Munich Re, the world's largest risk insurer, has revealed that hurricanes Katrina and Rita could cost it as much as E800 million. Meanwhile, the US storm season still has two months to run.

Several weeks on from the devastating effects of hurricane Katrina, German insurer Munich Re has revised its estimated exposure to around the E650 million mark. Furthermore, initial estimates put the cost to the company of hurricane Rita, which impacted on the US mainland just days ago, at E150 million.

The predictions are at the higher end of Munich Re’s estimation bracket and are based on an industry wide exposure of E60 billion. According to a release from the major reinsurer, the best case scenario is an exposure of approximately E500 million for Katrina based on a total industry bill of E30 billion.

The company stressed that it was still too early to be exact and overall seasonal estimates cannot be firmly calculated as the traditional storm season in the region has still two months to play out.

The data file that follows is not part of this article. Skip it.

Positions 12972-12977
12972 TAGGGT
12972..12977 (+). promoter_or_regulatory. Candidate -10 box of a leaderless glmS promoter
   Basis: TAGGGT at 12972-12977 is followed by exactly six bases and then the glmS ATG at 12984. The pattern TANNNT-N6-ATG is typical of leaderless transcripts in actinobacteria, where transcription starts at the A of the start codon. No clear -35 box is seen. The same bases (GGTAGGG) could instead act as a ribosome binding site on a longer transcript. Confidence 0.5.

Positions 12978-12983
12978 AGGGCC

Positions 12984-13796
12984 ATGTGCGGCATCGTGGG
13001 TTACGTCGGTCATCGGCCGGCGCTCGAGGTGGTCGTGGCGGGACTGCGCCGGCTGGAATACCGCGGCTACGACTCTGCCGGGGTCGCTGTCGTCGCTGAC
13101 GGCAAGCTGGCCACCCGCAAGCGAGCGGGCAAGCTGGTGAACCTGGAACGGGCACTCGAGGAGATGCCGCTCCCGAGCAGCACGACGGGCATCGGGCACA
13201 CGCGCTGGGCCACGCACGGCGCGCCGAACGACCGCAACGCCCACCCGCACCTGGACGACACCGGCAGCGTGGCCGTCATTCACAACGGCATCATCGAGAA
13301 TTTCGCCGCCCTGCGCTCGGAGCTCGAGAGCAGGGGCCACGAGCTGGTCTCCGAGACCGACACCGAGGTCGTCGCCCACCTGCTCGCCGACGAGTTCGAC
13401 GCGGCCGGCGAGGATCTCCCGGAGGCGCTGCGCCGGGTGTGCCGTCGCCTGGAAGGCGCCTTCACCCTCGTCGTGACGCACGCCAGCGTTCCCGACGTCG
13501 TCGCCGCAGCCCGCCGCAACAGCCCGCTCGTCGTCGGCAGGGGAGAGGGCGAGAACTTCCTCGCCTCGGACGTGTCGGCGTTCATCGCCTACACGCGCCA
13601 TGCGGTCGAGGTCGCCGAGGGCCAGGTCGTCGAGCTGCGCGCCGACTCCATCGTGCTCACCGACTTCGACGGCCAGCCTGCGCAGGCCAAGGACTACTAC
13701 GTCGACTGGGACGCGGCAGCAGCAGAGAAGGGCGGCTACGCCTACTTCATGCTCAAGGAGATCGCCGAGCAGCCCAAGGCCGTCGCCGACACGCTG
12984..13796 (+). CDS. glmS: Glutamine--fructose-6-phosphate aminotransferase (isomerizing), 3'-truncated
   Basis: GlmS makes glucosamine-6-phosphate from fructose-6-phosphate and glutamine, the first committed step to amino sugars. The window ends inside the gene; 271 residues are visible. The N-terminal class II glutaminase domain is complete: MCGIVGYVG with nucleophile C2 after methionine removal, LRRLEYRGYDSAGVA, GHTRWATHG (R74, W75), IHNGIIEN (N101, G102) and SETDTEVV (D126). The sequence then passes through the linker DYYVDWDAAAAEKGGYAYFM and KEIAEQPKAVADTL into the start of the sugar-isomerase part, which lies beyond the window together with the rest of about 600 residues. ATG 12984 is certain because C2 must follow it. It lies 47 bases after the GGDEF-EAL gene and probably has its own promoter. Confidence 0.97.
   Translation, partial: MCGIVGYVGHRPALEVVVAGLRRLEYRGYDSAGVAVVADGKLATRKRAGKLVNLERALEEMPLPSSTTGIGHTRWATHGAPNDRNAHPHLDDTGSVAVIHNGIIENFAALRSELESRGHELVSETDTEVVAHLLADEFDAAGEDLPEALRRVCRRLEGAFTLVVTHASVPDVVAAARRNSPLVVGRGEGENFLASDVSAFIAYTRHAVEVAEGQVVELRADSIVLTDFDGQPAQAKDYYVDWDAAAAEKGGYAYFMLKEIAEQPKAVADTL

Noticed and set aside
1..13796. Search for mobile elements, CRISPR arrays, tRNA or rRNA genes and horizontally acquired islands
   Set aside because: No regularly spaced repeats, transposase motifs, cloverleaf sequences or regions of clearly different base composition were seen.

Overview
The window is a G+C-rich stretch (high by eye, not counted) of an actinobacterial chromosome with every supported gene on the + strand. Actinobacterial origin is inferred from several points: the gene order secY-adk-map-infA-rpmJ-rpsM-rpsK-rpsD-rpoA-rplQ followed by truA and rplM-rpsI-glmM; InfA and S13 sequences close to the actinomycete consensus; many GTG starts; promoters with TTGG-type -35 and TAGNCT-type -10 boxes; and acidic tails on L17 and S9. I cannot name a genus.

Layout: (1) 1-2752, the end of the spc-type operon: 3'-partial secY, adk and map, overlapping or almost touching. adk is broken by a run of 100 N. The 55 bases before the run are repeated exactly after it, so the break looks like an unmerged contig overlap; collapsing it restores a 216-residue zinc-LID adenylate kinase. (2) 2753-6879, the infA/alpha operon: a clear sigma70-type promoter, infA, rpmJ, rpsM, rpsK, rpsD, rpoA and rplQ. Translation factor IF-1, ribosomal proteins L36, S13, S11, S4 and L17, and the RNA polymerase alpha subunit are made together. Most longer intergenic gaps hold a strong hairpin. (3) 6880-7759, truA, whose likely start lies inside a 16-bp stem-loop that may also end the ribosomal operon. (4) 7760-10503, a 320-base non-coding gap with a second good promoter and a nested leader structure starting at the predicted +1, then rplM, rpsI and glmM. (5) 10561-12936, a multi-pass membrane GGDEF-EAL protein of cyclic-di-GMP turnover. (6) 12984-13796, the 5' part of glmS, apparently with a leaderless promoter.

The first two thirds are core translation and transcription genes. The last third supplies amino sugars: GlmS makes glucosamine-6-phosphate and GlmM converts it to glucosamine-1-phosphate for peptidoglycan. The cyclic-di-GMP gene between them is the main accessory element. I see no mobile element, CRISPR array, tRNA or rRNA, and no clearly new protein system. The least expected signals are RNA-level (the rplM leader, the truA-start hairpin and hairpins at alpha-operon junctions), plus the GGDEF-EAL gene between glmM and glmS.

Nikolaus von Bomhard, chairman of the board of management commented: The natural hazard events to date have cost substantially more than the amount anticipated for the first nine months of this year. We are nevertheless optimistic of achieving our result target of 12% return on equity… As usual, the proviso applies that in the remaining three months of the business year, there are no exceptional developments as regards major losses or on the capital market.